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Sitrep: Letters Show War Office Objection To 'Bridge On The River Kwai' Film

The portrayal of captured British personnel in David Lean's 1957 film, which starred Alec Guinness, was contested by UK officials.

Historic documents have shown behind-the-scenes friction between the British War Office and the filmmakers behind one of the most famous depictions of the war in the Far East.

'The Bridge on the River Kwai' was filmed in the 1950s and set in a Japanese prisoner of war (POW) camp in Burma.

The motion picture, based on a novel by Pierre Boule and filmed a decade after the end of the war, depicts captured Second World War soldiers set to work on a bridge to connect Bangkok and Rangoon.

Letters in the National Archives show the War Office was "not entirely happy" about the story, which shows British Commanding Officer, Lieutenant Colonel Nicholson, strike a compromise with the Japanese camp commander.

Lt Col Nicholson was played by British star Alec Guinness in the film. 

He encourages his men to build the bridge well, demonstrating professionalism and high morale to their enemy.

In April 1955, the War Office’s Public Relations department was sent a preliminary script for the film, seeking support in their creative process.

"Initially, they thought they might want to film in Singapore, and there was a British military presence in Singapore," Sarah Castagnetti, Visual Collection Team manager at the National Archives, told the BFBS Sitrep podcast.

In September, Major A G Close wrote to Colonel L J Wood, Deputy Director of Public Relations, to say: "I do not think much of this story.

"In the first instance it is quite untrue and only very occasionally resembles the facts as they were at the time.

"I am perhaps biased as I worked for three and a half years on this particular railway.

"I have however asked independent people to read the script and they agree with me that it would not go down well with the British public."

William Holden and Anne Sears in a scene from 'Bridge on the River Kwai' (Picture: PA).

The UK officials were "quite sensitive" over the writing of the Lieutenant Colonel Nicholson, which "they felt, really, made him look like a collaborator," said Ms Castagnetti.

Scriptwriter Carl Foreman assured Maj Close "changes to the script" would remove any "lingering doubts".

Official approval was granted one year later, securing the possibility of RAF support for the film, though assistant director of Public Relations, Lieutenant-Colonel J H S Martin maintained the story contained "inaccuracies".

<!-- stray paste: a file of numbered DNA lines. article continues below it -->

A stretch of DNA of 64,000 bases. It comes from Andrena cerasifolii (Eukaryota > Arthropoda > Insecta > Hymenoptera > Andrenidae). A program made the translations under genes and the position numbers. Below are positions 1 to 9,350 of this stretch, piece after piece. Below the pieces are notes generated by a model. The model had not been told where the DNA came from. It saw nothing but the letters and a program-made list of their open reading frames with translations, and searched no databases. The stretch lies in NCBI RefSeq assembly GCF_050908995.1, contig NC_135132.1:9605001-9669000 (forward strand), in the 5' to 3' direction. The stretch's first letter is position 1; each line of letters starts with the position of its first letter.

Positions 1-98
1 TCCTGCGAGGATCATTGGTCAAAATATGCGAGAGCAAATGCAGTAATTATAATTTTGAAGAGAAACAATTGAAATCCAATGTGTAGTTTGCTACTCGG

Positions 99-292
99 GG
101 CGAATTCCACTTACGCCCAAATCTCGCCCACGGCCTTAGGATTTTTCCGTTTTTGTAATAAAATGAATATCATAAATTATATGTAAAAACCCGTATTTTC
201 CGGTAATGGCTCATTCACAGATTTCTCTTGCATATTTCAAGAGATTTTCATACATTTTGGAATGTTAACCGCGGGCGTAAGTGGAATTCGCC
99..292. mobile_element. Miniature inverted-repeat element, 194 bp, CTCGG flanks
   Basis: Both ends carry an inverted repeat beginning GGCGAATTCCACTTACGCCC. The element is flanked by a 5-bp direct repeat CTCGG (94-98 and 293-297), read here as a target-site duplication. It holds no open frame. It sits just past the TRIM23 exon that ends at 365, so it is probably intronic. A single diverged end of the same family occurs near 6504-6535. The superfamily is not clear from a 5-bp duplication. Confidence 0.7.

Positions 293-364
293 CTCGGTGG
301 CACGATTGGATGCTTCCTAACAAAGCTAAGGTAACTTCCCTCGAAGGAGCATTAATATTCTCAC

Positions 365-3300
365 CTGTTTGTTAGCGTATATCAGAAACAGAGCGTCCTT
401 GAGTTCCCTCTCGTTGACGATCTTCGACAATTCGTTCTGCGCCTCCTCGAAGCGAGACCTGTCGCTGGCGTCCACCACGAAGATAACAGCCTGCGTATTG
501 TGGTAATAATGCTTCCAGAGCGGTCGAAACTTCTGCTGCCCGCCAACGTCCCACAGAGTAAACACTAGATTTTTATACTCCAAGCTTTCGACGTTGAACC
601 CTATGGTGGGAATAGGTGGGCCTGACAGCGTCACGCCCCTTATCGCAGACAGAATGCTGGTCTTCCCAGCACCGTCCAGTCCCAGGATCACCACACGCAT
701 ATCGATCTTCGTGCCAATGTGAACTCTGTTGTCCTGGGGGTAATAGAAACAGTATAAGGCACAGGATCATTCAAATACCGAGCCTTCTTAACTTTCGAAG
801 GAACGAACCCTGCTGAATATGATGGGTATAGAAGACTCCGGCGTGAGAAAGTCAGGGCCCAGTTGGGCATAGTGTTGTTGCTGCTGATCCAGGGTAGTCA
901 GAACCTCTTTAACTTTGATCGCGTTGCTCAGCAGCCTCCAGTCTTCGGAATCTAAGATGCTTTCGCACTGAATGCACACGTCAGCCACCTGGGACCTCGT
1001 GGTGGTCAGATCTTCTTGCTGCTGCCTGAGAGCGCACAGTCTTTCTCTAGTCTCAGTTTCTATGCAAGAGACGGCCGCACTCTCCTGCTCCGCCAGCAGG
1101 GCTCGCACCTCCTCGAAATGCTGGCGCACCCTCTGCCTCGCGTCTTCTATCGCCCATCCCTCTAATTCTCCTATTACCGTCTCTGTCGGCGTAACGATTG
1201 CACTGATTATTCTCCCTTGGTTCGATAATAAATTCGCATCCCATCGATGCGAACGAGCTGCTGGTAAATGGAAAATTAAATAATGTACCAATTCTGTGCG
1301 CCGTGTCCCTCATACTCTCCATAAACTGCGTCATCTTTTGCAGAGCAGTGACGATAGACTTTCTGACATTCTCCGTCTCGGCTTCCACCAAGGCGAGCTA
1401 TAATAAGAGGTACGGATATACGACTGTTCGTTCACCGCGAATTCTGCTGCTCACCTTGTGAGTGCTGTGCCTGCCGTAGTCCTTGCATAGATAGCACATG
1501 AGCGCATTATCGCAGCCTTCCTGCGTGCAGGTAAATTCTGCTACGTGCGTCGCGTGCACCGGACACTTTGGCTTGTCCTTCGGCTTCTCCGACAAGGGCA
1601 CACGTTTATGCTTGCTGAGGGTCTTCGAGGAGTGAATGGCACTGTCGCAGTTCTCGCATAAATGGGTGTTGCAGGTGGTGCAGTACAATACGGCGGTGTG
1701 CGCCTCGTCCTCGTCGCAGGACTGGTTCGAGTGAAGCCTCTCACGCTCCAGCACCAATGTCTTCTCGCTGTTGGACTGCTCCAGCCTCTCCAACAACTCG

Producer Sam Spiegel went on to use a former POW technical director, as advised by the War Office, in Major-General Lance Perowne, a former commander of the 17 Gurkha Division in Malaya.

However, news of the filming reached Lieutenant-General Arthur Percival, chairman of the National Federation of Far Eastern Prisoners of War (FEPOW).

Concerned the public would view the depicted events as true and view the POW community differently, he told the War Office: "[FEPOW members] suffered a great deal for it and they would now deeply resent the presentation of any film which tended to misrepresent and cast aspersions on their conduct."

As Mr Spiegel defended the plot, Major-General Perowne rejected the idea audiences would mistake the events for the reality, which saw many prisoners sabotage forced construction.

An extract from a letter written by Sam Spiegel to Colonel Wood at the War Office, defending his script (Picture: National Archives).

The three parties attempted to compromise on a disclaimer stressing the fictional nature of the film.

The set had been switched from Singapore to Sri Lanka - Mr Spiegel no longer required War Office assistance, leaving the officials without leverage over the producer. 

Original, lengthy proposal drafts were rejected by the filmmakers, who opted for a brief on-screen statement ahead of the UK premiere, which angered the FEPOW.

"I'm not surprised Spiegel didn't use them because in many ways it took away from the effect of the film," said Ms Castagnetti.

"He agreed to that minimised line on the film, but then in end it was only shown briefly in London, perhaps for the first few weeks it wasn't shown anywhere outside of London and then they just stopped showing it altogether."

The film was a huge box office hit and won eight Academy Awards in 1958, including best director for David Lean and best actor for Alec Guinness.

Cover image: A War Office file on the 1957 film 'Bridge on the River Kwai' (Picture: National Archives).

Click here to listen to the full interview with Sarah Castagnetti on the latest episode of BFBS Sitrep, or choose one of the podcast links below.